With Windows 7 in the can and soon to be released to the world, Microsoft must be relieved that it can finally wash away all the negative feedback that it had to endure because of Windows Vista.
Despite all the important and positive infrastructure changes introduced with Windows Vista, users found the OS to be bulky, slow and not worth upgrading from Windows XP.
Windows 7 aims to fix all the wrongs of Vista and to start with a fresh, positive image of Microsoft's operating system. So far, all the early impressions from users of the beta and RC versions of Windows 7 have been positive. Interestingly enough, Microsoft believes that all the warm, fuzzy feelings surrounding Windows 7 will actually boost the image and reputation of Windows Vista.
"I think people will look back on Vista after the Windows 7 release and realize that there were actually a bunch of good things there [in Windows Vista]," said Steve Guggenheimer, vice president of the OEM division at Microsoft, in a ChannelWeb story. "So it'll actually be interesting to see in two years what the perception is of Vista."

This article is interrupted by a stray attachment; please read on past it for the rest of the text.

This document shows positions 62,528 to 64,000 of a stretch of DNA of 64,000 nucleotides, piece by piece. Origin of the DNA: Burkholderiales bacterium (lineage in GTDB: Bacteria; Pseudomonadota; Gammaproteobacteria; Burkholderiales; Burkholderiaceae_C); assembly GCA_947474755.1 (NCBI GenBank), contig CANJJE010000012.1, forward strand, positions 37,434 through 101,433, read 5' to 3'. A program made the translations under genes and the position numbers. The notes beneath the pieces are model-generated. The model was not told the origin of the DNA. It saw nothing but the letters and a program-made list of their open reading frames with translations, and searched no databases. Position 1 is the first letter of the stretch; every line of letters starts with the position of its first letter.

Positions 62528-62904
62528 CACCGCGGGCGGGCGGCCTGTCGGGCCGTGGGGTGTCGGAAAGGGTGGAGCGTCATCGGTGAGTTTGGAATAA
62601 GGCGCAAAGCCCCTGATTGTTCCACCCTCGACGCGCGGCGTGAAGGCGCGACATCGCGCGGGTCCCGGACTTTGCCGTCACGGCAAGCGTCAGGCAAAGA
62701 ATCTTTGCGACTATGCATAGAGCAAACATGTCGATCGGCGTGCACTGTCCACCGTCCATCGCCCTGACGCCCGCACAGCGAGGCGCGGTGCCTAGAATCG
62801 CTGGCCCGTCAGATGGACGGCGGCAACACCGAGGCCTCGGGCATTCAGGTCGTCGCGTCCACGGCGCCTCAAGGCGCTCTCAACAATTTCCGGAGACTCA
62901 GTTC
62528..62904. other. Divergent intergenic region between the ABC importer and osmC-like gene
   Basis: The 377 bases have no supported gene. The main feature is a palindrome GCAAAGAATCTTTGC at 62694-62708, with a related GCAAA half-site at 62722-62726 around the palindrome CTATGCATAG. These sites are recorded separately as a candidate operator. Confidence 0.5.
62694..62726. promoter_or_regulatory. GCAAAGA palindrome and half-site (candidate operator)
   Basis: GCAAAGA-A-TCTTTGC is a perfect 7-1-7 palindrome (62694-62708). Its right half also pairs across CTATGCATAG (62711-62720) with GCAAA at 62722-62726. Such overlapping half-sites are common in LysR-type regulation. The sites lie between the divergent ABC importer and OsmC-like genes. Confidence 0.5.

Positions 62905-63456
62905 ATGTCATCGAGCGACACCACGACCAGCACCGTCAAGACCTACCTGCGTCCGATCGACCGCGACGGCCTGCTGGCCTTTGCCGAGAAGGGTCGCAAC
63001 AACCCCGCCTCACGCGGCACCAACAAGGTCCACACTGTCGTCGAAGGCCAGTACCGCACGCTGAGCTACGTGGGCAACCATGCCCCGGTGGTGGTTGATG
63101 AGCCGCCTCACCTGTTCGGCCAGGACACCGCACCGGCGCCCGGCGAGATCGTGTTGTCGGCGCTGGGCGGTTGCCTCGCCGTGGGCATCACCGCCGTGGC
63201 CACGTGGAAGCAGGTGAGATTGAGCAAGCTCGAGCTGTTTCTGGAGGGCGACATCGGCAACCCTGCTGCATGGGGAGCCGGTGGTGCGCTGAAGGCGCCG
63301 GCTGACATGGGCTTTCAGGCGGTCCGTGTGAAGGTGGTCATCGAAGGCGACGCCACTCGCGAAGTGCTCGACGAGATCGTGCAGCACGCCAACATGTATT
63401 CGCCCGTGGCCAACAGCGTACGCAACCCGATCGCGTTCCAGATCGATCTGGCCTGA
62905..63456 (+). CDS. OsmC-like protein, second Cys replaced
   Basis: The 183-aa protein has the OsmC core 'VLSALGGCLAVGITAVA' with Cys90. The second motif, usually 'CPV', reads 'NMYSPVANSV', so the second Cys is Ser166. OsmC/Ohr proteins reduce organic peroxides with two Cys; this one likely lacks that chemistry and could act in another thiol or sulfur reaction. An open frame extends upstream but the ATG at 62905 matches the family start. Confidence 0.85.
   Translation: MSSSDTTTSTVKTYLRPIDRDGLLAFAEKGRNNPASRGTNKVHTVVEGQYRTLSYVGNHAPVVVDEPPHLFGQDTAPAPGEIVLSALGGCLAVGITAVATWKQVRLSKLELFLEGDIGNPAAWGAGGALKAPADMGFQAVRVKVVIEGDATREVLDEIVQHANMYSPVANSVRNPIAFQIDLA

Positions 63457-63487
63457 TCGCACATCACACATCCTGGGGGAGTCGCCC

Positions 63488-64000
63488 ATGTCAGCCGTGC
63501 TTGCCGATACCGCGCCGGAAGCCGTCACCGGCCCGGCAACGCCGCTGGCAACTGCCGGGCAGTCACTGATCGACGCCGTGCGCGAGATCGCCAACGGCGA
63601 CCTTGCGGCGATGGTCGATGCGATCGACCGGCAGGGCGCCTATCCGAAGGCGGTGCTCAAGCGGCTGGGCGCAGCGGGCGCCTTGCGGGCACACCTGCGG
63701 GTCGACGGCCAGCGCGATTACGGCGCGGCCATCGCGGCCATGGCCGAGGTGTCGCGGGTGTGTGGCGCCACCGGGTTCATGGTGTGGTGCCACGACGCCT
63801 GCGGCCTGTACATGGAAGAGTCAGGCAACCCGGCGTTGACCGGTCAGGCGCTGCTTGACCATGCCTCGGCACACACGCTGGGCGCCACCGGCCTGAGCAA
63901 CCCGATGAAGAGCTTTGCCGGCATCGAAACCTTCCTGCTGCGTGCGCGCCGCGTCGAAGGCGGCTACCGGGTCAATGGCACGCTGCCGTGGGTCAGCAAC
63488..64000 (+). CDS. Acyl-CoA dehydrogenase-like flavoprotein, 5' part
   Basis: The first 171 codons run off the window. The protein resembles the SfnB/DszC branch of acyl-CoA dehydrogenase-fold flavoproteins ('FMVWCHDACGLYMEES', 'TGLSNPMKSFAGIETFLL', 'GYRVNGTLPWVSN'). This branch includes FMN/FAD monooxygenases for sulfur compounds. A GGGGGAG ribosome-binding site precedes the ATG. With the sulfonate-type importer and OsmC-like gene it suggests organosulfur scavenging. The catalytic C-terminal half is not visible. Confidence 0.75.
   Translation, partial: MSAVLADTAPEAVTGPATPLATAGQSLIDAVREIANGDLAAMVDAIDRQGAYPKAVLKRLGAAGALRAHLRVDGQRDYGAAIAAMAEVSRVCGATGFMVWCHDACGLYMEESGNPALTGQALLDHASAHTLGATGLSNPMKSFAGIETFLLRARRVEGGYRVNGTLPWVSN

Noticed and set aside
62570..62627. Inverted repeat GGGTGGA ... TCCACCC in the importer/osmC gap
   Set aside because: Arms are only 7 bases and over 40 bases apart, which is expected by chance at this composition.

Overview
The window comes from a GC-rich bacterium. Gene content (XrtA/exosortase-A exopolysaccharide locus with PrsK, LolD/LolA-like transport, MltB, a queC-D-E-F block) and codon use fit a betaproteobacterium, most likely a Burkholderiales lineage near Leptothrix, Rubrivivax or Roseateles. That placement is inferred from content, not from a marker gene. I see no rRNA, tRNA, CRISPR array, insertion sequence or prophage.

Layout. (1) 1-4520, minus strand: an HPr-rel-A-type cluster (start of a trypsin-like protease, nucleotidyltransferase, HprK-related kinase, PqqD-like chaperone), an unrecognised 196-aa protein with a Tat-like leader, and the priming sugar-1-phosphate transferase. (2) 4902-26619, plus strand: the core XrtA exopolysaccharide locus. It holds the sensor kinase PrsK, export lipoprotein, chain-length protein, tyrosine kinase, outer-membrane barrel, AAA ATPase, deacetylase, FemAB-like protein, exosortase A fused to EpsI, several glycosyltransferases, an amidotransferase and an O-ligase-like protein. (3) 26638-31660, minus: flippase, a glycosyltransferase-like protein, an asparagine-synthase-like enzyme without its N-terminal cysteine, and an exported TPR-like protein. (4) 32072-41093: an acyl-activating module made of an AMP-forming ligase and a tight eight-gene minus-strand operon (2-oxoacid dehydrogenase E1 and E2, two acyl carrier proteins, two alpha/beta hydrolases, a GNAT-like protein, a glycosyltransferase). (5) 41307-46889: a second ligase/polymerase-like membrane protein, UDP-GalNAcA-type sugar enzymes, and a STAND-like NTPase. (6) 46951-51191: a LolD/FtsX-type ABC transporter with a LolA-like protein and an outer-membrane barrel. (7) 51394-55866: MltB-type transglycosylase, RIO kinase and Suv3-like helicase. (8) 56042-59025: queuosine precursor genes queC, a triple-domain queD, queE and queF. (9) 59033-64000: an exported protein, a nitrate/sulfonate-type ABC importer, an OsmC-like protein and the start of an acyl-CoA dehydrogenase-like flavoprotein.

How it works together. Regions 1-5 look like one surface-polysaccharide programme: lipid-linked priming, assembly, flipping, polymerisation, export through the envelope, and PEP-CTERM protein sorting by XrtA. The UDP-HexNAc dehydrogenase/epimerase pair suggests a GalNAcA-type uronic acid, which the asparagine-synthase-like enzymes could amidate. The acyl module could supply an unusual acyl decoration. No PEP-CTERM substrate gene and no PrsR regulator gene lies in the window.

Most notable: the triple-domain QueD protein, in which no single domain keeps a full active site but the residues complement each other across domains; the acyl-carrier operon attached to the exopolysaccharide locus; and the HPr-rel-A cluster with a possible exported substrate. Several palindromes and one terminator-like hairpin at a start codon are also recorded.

Windows 7 is built off from the same code foundation as Windows Vista, leading some to call the upcoming OS as just a "second edition." But many of the changes and improvement in Windows 7 are crucial to a better user experience, which is in the end what determines popular opinion.